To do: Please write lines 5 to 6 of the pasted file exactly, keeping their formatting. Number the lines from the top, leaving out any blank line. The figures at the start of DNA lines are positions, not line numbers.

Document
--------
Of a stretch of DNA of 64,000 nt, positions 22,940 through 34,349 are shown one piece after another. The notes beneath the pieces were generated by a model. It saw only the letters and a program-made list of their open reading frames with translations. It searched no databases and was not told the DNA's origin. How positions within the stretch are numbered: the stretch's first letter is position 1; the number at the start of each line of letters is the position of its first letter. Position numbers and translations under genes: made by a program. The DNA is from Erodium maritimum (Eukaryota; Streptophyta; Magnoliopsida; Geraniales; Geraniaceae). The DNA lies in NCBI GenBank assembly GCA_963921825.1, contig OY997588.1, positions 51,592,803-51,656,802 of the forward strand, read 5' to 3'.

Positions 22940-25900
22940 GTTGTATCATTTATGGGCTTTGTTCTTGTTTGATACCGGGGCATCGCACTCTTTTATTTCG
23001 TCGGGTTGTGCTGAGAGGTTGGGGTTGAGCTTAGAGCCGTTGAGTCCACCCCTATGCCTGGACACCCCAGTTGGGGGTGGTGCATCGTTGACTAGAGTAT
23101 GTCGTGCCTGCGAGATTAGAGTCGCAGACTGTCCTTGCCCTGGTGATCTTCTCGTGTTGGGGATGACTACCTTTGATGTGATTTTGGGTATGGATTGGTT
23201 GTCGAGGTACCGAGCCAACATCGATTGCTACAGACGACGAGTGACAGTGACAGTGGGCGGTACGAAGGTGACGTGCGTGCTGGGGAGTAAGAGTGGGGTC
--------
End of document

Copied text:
23101 GTCGTGCCTGCGAGATTAGAGTCGCAGACTGTCCTTGCCCTGGTGATCTTCTCGTGTTGGGGATGACTACCTTTGATGTGATTTTGGGTATGGATTGGTT
23201 GTCGAGGTACCGAGCCAACATCGATTGCTACAGACGACGAGTGACAGTGACAGTGGGCGGTACGAAGGTGACGTGCGTGCTGGGGAGTAAGAGTGGGGTC